A coat is not always part of the leaving-the-house routine, which is one possible explanation for why a child may resist wearing one. It disrupts their sense of order. “My child will not wear a jacket!” many parents tell us.
How do we get our toddlers to put on a coat?
First, let’s offer them some empathy. A jacket may literally feel like an obstacle, making children feel more constrained than comfortable when they first put it on. If you’re facing a frequent battle over coat-wearing, read on for tips on how to approach it and to empower your child in the process.
Our little ones have a sense of how things should go when they leave the house. When we introduce a coat, it can be at first seen as a barrier to accomplishing the task of getting out the door.
(Note: Kids in different climates might have a variety of experiences.)
Sometimes we are even asking them to put it on twice in a short amount of time if we take it off in the car for optimal carseat safety.
4 ways to make coat-wearing a positive experience
- Exposure. When we see cold weather coming, bring the coat out so that they can have experience with it before it becomes a hurry. They can explore it by wearing it in the house. You can show them how to use the tag to hang it on a hook.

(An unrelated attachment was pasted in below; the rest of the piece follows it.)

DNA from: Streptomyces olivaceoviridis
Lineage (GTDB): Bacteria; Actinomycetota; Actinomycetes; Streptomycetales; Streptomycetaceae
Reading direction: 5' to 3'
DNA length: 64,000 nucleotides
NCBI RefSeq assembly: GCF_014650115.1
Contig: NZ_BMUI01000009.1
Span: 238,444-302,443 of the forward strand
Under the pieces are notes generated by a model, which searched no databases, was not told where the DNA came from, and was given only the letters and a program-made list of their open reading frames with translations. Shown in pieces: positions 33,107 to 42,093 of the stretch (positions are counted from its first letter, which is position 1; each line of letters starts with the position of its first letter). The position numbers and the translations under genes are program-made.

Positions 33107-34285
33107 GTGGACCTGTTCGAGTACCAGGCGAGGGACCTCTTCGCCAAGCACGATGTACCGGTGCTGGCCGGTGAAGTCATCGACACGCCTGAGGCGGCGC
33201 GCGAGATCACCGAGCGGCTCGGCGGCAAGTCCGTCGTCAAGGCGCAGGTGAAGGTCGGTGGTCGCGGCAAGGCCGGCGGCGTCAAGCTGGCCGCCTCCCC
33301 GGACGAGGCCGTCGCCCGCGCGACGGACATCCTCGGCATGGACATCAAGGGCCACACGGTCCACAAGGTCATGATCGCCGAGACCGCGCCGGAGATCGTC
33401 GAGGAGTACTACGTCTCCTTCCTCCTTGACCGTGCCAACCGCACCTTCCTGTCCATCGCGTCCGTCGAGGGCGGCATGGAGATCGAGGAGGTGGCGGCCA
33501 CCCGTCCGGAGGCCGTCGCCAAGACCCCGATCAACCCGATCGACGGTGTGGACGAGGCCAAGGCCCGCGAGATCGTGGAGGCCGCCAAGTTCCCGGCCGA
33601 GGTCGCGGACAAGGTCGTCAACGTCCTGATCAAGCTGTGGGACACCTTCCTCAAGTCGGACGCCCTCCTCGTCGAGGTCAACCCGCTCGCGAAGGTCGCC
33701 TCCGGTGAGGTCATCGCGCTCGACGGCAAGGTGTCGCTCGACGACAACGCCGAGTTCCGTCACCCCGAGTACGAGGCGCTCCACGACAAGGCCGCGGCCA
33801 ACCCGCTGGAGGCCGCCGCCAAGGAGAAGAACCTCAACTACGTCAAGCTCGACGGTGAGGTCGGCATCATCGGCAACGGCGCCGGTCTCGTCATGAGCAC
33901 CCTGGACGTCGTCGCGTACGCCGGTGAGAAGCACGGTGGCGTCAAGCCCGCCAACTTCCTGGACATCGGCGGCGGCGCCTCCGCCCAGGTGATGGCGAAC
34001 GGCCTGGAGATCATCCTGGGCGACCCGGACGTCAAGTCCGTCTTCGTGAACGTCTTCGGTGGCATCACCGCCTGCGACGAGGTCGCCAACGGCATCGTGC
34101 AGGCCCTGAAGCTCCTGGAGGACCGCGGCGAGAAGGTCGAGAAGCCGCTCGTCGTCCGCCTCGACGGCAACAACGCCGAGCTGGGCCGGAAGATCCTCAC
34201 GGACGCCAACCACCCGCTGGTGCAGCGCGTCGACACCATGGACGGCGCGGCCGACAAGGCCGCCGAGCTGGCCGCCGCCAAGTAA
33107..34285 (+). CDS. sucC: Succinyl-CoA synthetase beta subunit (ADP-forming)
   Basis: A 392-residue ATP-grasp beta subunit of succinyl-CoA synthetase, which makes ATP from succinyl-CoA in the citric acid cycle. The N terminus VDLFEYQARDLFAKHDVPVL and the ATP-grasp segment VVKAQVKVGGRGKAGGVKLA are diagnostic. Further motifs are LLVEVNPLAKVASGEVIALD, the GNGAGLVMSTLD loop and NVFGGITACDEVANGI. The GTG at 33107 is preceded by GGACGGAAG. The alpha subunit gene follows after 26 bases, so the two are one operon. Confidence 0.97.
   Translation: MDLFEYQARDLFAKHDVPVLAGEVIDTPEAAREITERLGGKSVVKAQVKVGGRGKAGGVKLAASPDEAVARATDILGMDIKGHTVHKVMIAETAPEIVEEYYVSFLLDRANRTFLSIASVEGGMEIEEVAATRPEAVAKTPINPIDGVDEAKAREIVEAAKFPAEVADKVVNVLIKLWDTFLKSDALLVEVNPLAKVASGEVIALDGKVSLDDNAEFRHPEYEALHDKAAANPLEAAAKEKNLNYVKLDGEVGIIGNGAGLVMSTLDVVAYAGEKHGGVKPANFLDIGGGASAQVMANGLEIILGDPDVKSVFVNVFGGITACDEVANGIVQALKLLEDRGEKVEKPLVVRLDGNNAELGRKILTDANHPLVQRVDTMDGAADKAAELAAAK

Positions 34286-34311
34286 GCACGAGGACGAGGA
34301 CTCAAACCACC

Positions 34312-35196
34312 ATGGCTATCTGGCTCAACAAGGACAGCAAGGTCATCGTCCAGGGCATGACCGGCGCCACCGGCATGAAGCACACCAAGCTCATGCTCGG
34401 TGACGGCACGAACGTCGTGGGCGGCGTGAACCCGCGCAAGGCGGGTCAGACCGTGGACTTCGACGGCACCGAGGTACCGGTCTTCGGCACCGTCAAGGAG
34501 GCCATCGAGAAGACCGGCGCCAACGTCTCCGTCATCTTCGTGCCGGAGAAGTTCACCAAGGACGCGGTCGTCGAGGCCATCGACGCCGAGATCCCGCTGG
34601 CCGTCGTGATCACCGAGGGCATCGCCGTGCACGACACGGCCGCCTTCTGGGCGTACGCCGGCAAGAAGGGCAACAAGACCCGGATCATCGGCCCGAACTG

- Practice. If your child is old enough to try the coat flip trick, this can be a fun way to build confidence in coat-wearing. (A child must be quite steady on their feet to try this, usually two or older.) Watch this video >
- Modeling ourselves wearing them. Verbalize what you’re doing when you put it on. “When I put my jacket on, I’ll be ready to go out!”
- Reading about winter wear. The Snowy Day is a great book to help talk about jackets. When jackets appear in other books, point them out. Later, when you are putting on the jacket, you can connect back to the story. “We are getting bundled up like Peter in The Snowy Day.”
What to look for in a coat for toddlers
- Read reviews and look out for low-quality zippers or other parents reporting frustration.
- Select a loose-fitting coat with a smooth lining.
- Fleece sleeves are frustrating especially to a sensitive child.
Remember to offer the jacket as a choice only if a “no” is acceptable. If you keep multiple layers on coat hooks, remove the ones that are not an option, such as a hooded sweatshirt until the weather makes it appropriate again.
If either choice is alright with you, you can offer to bring it along in case they change their mind. As they get older, they can be responsible for carrying it to the car if they choose to do so without putting it on.